Economical food for sheep/goats/alpacas

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currey's picture
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Economical food for sheep/goats/alpacas

Hi, We are a small hobby farm with damaraxdorper sheep, miniature goats/ alpacas are we are wondering what would be the most cost efficient supplemantary feed we could feed to all 3?? All have reasonable grazing in their paddocks and at present we are feeding goats/alpacas lucerne hay and alpaca pellets/lucerne chaff and molasses . And the sheep are getting mixed grain and lucerne hay  ......but it is starting to cost us a fortune in feed and we are wondering what others feed their stock to help reduce feeding prices??  Any advice would be greatly appreciated.

barb's picture
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Hi,

In answer to your question. My name is Barbara and I have some knowledge of feed requirements for ruminants  and hope that the following may be of help to you.

If you have enough pasture to keep your stock in breeding condition (sleek but not overweight) then supplementary feeding is really only necessary to keep them quiet (tame) and easy to handle. You haven't said how many head of stock you are running to the hectare. However,  I note that though you have said you have enough pasture to feed the stock you have, you are still feeding them a variety of supplements.

Some of the supplements you are feeding are quite expensive- for instance, Lucerne pellets, hay or chaff. These should not be fed in any quantity at all to male ruminants because the ratio of calcium to phosphorus is out of whack. Ruminants require a balance of Calcium, two to phosphorus one.  Lucerne has the reverse of this, being Calcium one to Phosphorus two. Because the male urethra is long and thin, kidney stones formed by this dietary imbalance are often not able to pass out and the animal can develop a condition called water belly when the bladder bursts due to this blockage. This is fatal.

It is also not good to feed pregnant animals large quantities of lucerne products in their final weeks of pregnancy for the same reason. Doing so can predispose the animal to milk fever. A bit complicated to explain here.

The second item you are feeding: Molasses, is quite expensive to buy in small quantities. It can help to make poor quality hay more palatable  but should be fed in very small quantities because it contains thiaminase which destroys vitamin B1. If fed in large quantities it can cause a condition called Cerebrocortical necrosis (Star Gazing). You can read more about this and the treatment for it in my book Farming Meat Goats.

I would suggest that you enquire at your local rural supplier about a feed called Hobby Mix which contains a reasonably good balance of grains and roughage and can be fed to most ruminants and horses. If the supplement is only to keep the animals quiet, then for goats and sheep the requirement is only around 125 grams per day per head. Just enough to have them come when you call them.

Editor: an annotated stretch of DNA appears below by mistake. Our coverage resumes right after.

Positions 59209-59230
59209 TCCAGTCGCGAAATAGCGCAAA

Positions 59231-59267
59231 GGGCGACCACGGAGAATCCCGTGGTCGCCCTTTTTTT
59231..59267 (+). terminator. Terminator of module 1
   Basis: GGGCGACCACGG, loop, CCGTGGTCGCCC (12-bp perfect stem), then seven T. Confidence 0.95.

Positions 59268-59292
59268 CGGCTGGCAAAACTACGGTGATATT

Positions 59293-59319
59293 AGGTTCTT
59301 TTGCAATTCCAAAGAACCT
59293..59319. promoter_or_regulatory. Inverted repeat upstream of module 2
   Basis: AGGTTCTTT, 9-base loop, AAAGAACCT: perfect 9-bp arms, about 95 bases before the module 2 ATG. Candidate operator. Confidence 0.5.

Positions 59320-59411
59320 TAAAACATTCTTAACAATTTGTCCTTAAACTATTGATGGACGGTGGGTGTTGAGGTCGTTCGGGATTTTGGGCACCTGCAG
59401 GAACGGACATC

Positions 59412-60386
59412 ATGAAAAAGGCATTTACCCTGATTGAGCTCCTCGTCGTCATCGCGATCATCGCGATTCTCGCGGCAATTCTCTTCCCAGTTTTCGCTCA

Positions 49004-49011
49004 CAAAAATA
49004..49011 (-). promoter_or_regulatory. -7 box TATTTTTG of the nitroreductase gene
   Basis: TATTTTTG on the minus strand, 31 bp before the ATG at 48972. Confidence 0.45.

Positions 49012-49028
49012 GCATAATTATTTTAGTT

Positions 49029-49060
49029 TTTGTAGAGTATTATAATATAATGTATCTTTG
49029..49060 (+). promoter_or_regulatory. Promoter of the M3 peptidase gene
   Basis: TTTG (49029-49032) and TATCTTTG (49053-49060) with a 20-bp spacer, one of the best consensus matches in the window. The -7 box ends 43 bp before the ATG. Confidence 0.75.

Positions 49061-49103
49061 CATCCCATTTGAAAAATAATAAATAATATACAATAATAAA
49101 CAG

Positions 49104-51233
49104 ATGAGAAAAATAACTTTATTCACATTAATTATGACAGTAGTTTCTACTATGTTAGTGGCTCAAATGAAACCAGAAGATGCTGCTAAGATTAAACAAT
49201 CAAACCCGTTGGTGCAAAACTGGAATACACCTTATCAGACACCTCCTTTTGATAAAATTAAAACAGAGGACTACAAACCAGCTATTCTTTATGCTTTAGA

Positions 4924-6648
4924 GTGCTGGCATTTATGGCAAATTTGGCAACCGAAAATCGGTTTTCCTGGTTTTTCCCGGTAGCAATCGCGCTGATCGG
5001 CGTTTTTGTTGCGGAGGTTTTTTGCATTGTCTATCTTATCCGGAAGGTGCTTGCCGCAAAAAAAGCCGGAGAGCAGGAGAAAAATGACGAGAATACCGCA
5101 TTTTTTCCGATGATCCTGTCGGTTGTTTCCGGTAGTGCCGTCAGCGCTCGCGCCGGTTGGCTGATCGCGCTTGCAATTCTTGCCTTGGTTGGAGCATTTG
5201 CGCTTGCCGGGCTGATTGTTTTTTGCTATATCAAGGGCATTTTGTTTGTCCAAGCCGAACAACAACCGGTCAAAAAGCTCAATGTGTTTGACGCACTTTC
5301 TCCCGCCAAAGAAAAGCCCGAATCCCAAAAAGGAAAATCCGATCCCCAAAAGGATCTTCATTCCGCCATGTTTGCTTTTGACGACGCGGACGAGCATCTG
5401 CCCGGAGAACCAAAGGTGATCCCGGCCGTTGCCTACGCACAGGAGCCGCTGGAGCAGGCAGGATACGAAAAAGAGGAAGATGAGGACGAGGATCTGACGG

I hope this has been helpful to you. Please don't hesitate to ask for anything that I have said here that may need to be clarified.

Cheers,

Barbara Vincent.

charlie's picture
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Joined: 31/05/2011 - 9:44am

Supplementary feeding should ideally be used for just that, as a supplement to the pasture on offer. Feeding is usually only required when the quantity or quality of pasture on offer is not sufficient to meet the animals nutritional requirments. Periods of high nutritional demand, like the last trimester of pregnancy and lactation may require suplmentary feeding. If you are feeding your livestock a small amount to get them to come when they are called, make it just that, a small amount, enough to get them interested and responsive when you enter the paddock.

To help reduce your feeding costs, in the case of the Lucerne pellets try feeding the raw material which is lucerne hay. Lucerne pellets are essentially chopped and cubed lucerne hay, if you were to feed the hay instead of the pellets you will be paying less for the same product as it costs time and money to process the Lucerne into pellets.

For your sheep you may be able to look at purchasing some feed oats. This sells for approximately $0.20-0.30/kg, much less than mixed grain. Oats has less nutritional value than other grains like barley and wheat but it also has less risk of causing grain poisoning. If you have sufficient pasture in the paddocks you could try feeding 200 grams of oats, per head per day. Additional mineral and vitamin supplements will not be required where your livestock have sufficient, green pasture.

Charlie

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